He was evil, sure, but he was smart; you can’t deny that.
As Pat Buchanan once observed, Hitler was a bad guy, but he sure had moxie.
Al Capone was smart because he seized power and got rich by killing the right people and paying the right graft and instilling the proper fear. That guy may not have known much, maybe he didn’t finish school, but boy, he had street smarts.
I keep hearing how people who exploit other people or scam the system or usurp power and tell a big lie to sway large numbers of gullible people are smart. I still hear this every day. Hell, even I say it myself once in awhile.
Nowhere in this practical, survivalist, jungle-law conception of smartness does the notion of wisdom intercede. Were Einstein, Schweitzer, Gandhi or Cesar Chavez not smart for eschewing personal wealth and expending a lot of their energy to make the world better?
To me, a smart man is not merely so because of a facility to scheme and hoard. Moxie, cojones or a proficiency for reptilian power maneuvering do not mark a smart man. Wisdom does. A truly smart man is reflective. He sees the world as troubled, looks at the historical and social causes of those troubles and sets out—even at the cost of personal sacrifice—to correct them. To do otherwise consigns the world to the perpetuation of injustice, ignorance, hunger, inequality. Making the world better for all is the smart thing to do. Does a truly smart man want anything less than a cleaner, safer, more tolerant world for his grandchildren to live in?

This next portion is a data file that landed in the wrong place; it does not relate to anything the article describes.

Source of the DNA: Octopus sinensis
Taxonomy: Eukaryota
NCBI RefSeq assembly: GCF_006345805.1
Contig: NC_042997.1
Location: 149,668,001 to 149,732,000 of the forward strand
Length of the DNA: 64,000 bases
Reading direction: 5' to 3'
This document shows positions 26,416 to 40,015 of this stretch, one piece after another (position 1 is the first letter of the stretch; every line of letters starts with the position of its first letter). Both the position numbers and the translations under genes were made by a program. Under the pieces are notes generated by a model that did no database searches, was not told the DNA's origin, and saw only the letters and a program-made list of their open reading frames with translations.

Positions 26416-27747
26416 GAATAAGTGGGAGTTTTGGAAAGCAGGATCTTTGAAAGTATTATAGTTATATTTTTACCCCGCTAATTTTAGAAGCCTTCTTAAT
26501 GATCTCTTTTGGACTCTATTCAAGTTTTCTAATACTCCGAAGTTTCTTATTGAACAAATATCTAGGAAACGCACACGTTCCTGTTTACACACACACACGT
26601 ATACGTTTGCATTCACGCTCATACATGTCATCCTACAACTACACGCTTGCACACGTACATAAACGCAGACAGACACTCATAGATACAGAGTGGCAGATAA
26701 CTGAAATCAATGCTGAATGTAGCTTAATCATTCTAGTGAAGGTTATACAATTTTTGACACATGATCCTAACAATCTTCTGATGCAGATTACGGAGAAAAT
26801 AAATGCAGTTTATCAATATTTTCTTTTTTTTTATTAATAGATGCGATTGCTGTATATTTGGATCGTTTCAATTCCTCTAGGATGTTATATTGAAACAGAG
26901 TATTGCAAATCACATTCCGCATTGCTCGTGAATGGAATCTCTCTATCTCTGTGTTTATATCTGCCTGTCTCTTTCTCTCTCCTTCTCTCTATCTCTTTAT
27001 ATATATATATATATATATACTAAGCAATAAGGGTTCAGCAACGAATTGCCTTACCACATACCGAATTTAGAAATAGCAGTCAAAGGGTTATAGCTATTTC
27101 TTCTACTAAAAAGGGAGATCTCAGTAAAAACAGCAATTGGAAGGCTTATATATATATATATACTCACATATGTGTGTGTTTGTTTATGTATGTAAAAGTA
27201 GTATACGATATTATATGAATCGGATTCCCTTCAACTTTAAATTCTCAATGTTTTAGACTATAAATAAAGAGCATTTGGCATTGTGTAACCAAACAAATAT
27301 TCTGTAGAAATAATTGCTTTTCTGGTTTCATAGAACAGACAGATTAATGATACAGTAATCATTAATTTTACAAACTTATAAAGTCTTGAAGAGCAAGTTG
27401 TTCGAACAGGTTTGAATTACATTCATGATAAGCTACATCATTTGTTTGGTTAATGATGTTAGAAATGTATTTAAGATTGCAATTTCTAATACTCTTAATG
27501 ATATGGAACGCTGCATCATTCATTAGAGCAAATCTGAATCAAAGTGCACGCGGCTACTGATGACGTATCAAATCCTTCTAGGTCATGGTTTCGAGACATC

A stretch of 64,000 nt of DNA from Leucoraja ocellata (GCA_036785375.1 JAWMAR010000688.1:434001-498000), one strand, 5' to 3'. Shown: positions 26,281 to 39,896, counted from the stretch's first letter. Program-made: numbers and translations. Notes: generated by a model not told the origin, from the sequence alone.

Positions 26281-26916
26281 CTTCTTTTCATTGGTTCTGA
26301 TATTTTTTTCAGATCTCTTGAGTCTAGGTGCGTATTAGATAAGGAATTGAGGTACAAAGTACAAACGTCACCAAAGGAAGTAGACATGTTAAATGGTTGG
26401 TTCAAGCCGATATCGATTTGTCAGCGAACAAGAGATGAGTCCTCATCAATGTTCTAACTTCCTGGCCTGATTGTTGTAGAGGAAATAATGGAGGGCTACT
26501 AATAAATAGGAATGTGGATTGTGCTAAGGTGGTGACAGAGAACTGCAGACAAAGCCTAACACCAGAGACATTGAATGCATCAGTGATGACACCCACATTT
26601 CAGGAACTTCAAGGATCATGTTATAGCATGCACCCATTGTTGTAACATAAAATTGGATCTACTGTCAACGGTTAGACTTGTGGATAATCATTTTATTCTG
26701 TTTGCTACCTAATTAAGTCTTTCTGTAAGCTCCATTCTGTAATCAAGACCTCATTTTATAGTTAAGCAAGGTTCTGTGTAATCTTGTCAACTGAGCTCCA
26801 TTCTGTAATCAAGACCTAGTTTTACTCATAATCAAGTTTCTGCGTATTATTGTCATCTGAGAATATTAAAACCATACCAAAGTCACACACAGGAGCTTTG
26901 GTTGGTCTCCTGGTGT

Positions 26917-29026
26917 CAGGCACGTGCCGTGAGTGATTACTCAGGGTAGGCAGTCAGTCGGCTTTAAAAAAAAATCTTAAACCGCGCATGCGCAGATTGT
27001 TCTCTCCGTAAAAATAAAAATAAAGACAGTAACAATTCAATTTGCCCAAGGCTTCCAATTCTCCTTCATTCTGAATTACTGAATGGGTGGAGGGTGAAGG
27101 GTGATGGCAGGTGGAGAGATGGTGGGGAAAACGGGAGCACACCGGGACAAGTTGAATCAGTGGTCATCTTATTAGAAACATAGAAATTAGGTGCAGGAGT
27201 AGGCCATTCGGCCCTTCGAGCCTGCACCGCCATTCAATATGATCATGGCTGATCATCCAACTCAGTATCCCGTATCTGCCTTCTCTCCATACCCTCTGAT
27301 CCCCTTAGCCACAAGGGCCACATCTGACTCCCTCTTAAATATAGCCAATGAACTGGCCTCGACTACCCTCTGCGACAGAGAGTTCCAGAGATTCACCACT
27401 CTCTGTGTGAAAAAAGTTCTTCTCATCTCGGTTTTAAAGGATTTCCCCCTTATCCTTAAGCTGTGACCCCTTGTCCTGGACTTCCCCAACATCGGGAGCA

The smart man (or smart person, to be inclusive) leaves the world better than he found it; not one who builds a a self-accumulated mountain of gold treasure and leaves in his wake a trail of tears, or scarred or poisoned Earth.
A smart man knows that perpetuating a system that rewards greediness, pettiness, selfishness and ignorance is stupid, and ultimately suicidal.
Do I in my complacency, apathy, conformity and feeling of powerlessness and tendency toward self preservation exhibit the amount of smartness that I should?
Am I a hypocrite?
Yes, but—and there is a but—there is a kernel of wisdom in my self awareness. The possibility of hope and change in my own self-criticism.
It’s something that a lot of so-called smart men never realize.
In the postmodern neocon world, ’60-style idealism that demands change, progress, social justice, et. al., is called naive. The really smart guys, they say, realize that humanity is scum and thus are smart enough to claw and scratch their way to their own material security.
I don’t call that smart. I call it giving up. I call it an insult to the intelligence and potential of the human race.
This is all nothing that wiser people have not said before—nothing better than what the best of the Greek, Roman, Native American, Chinese, German, French and other philosophers have said.
I just felt the need to say it.